• The number of minutes you spend in your viva will be less than the number of days you’ve spent on your research.
  • How long your examiners have spent preparing for your viva is less than how long you have spent in preparation.
  • The number of questions you’ll be asked in the viva is far less than the number you’ve already answered during your PhD.
  • A few hours in the viva is less than a few weeks preparing for it, which is a lot less than the years that go into your research.

Expectations help. Deciding where to focus helps.

Entrance, Exit, Escape Route

A few practical questions for your viva day:

  • Where is your viva taking place?
  • Do you know what to expect from the building and room?
  • When do you need to be there?
  • How are you going to get there?
  • Where are you going when it is done?

Little things for the most part; less important than the viva and what you’ll need to do there. It makes sense though to answer these questions in advance. Know the room you’ll be in and check it out. Decide in advance what time you’re going to arrive and when you need to set off. Decide how you are going to get there. Explore your options. If you need to, ask a friend for a lift or to keep you company.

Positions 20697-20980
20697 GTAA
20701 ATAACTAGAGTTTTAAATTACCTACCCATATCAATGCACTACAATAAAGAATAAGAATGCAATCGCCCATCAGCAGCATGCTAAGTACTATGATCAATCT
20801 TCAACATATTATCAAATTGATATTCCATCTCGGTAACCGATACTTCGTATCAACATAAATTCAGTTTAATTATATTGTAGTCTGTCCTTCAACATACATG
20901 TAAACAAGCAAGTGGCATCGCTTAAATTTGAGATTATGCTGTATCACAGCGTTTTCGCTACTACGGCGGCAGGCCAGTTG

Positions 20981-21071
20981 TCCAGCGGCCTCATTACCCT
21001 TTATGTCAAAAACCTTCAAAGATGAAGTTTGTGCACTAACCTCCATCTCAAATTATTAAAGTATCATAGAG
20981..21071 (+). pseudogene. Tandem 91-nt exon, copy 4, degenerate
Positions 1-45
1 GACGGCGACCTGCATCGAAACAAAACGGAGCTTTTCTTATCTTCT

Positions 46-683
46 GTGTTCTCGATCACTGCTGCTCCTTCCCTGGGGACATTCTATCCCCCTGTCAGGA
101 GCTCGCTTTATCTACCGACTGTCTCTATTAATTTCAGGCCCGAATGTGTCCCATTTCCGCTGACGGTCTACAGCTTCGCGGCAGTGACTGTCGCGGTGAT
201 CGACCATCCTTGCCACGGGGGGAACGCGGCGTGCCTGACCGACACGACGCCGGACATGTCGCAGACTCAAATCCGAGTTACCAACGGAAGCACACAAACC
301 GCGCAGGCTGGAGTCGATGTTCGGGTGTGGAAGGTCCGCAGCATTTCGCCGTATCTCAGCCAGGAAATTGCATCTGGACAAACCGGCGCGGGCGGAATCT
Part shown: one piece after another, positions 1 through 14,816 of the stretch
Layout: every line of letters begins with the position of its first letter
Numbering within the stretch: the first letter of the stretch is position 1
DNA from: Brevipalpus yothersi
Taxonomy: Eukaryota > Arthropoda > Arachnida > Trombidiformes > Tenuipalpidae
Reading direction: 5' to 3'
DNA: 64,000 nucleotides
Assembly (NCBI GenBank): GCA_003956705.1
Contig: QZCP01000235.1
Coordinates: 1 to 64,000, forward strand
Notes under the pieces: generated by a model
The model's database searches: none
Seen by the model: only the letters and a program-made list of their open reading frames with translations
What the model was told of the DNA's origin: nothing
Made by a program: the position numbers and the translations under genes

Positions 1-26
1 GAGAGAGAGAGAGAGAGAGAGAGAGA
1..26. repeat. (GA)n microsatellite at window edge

Have your escape route in mind for after the viva as well. You don’t need to have an exit strategy to really escape. It can be useful – after a period of thinking, discussing, wondering and maybe worrying, when you could be tired – to have a plan already. Where will you go? How will you get there? Who will you see?

Consider the logistics of your viva day beforehand to save energy and focus for the viva itself.

Afraid, Nervous, Worried

What do you do if you feel something like this – afraid, nervous, worried – about the viva?

Let’s ask another question: what would you do if you were unafraid, not nervous, not worried about your viva?

You would prepare – and if you don’t feel great, you need to prepare too.

  • If you’re afraid, you need to prepare. If you’re not, great! But you need to prepare.
  • If you’re nervous, you need to prepare. If you’re not, that’s cool – but you need to prepare!
  • If you’re worried, you need to prepare. If you’re not, I’m happy for you, and you still need to prepare for the viva.

However you feel about your viva, the courses of action you have to take are the same. You need to read your thesis, write and think about your work, find opportunities to practise unexpected questions and do what you can to be confident.

You might feel that you need to do more or less of things because of how you feel. Doing something won’t just help you get ready, it should also help you feel ready.